The commodities “supercycle” pauses for breath
Commodity prices have all surged this year as economies have reopened. But now some raw materials have started to come off the boil.
The commodities supercycle is facing its first real test. The prices of metals, agricultural products and oil have surged this year as economies have reopened. That has prompted talk of a new “supercycle”: a prolonged period of rising prices caused by structurally higher demand. Commodities cycles are driven by the fact that suppliers cannot react quickly to rising prices. “It takes roughly ten years to build a new copper mine,” Matthew Fine of Third Avenue Management told Myra Saefong in Barron’s.
Some raw materials have started to come off the boil. Soybean futures have lost all of their gains for 2021, while corn, platinum and nickel have also retreated, say Yvonne Yue Li and Marvin Perez on Bloomberg. US timber prices had gained 400% in a year, but have fallen by more than one-third over the past month. Not all commodities have dipped. The likes of tin and oil remain buoyant. Brent crude futures hit a two-year high of $75 a barrel this week.
Copper price goes into retreat
Copper, a crucial ingredient in the green transition, was billed as the star of this supercycle. The metal is down by 15% since hitting an all-time high last month, although it has still gained 14% since the start of the year. Copper has suffered a “one-two punch” from the US and China, says Nathaniel Taplin in The Wall Street Journal. Hints of tighter monetary policy and doubts about President Biden’s infrastructure bill, which is being delayed by congressional bickering, could mean US demand proves weaker than predicted. Meanwhile China has been clamping down on commodity speculation and released copper, aluminium and zinc from its strategic stockpiles in a bid to keep a lid on prices. The country consumes half of the world’s refined copper. It would be premature “to say prices have peaked for the cycle. But the next few months could get rocky”.
Government interventions in commodity markets don’t always work, says Udith Sikand for Gavekal Research. While policy tweaks can have a decisive impact in many asset markets, commodities track “fundamental demand-supply conditions”. Many metals markets are tight. London Metal Exchange data on inventories shows that “for a lot of commodities, stockpiles are near their lowest levels in well over a decade”.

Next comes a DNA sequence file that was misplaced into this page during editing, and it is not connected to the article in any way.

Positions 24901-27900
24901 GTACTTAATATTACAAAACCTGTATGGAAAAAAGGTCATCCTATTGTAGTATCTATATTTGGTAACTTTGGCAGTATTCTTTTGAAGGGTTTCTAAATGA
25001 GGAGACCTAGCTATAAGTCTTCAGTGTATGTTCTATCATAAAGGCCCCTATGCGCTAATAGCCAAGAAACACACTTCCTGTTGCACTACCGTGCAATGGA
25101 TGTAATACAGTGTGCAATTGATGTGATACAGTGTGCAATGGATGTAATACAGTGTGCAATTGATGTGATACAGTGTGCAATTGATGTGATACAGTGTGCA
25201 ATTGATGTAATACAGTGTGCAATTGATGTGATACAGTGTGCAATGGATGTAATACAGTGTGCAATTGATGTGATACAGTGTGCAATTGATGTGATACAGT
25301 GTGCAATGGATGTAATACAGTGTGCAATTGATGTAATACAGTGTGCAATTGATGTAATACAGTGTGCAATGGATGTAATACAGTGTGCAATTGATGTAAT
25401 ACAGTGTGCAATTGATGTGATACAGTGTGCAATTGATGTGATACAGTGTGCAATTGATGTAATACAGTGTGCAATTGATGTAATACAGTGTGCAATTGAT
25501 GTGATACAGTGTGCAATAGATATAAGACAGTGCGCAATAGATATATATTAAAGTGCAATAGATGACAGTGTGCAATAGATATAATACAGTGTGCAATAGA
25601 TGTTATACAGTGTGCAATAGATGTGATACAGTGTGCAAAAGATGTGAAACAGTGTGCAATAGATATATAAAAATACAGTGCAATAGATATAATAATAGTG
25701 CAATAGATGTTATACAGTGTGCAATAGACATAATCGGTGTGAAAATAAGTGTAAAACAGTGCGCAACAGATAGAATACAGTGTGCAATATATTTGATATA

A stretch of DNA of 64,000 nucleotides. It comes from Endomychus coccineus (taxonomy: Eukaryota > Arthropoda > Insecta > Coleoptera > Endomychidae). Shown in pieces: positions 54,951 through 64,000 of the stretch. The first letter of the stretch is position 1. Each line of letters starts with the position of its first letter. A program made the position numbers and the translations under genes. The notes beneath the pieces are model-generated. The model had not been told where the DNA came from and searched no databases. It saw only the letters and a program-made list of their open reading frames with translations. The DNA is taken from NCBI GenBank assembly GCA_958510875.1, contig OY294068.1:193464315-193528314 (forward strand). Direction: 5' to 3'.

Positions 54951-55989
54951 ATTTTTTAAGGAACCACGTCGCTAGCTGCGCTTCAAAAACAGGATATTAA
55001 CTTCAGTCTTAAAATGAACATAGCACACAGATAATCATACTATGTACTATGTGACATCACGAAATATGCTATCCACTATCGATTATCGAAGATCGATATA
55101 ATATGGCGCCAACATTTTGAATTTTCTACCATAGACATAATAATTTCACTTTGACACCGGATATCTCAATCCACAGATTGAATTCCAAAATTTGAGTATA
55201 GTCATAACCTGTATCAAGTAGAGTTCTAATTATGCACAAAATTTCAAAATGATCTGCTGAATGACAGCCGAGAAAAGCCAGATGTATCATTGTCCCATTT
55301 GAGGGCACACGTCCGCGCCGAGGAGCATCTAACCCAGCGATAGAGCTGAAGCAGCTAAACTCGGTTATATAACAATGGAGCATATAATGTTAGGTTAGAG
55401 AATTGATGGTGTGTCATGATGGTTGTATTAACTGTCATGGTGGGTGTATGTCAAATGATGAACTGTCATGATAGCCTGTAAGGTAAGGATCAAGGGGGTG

“The bullish commodity thesis… is about scarcity and strong physical demand”, says Goldman Sachs. They think Brent crude could average $80 a barrel over the third quarter of this year and that a deficit in the copper market looks likely to last into next year. This could be a “buying opportunity”.Roaring commodity markets got carried away this spring and were due a correction. But, says Sikand, “the pullback…looks more like a pause than a fundamental reversal”.
A meltdown in the uranium market
Investors in the uranium market are having a “meltdown”, says Jinjoo Lee in The Wall Street Journal. A “performance issue” reported at China’s Taishan nuclear power plant has sent prices of uranium miners down by 10%. The incident seems to have been a “routine operational issue”, with “no abnormal radiation” reported in nearby Hong Kong or Macau. Any story involving the words “nuclear” and “leak” gives investors painful flashbacks to the 2011 Fukushima nuclear disaster. That incident precipitated a long-term drop in nuclear fuel demand as countries such as Germany began to de-nuclearise.
Global nuclear electricity generation “has recovered over the last five years to pre-Fukushima levels”, says Eoin Treacy of Fuller Treacy Money. Decarbonisation will bring “a significant increase in demand for electricity” over the coming years. Nuclear fuel is a “proven reliable zero-carbon” energy source that could provide power when renewables are not running. Nuclear energy is “the second-source of low-carbon electricity in the world behind hydropower”, say Nilushi Karunaratne and Alex Hamer in the Investors’ Chronicle. Yet it is often overlooked in favour of wind and solar. “Electricity generated by nuclear is expected to rise by a third between now and 2050”. The market currently has a “huge supply deficit”, although stockpiles are keeping a lid on prices for now.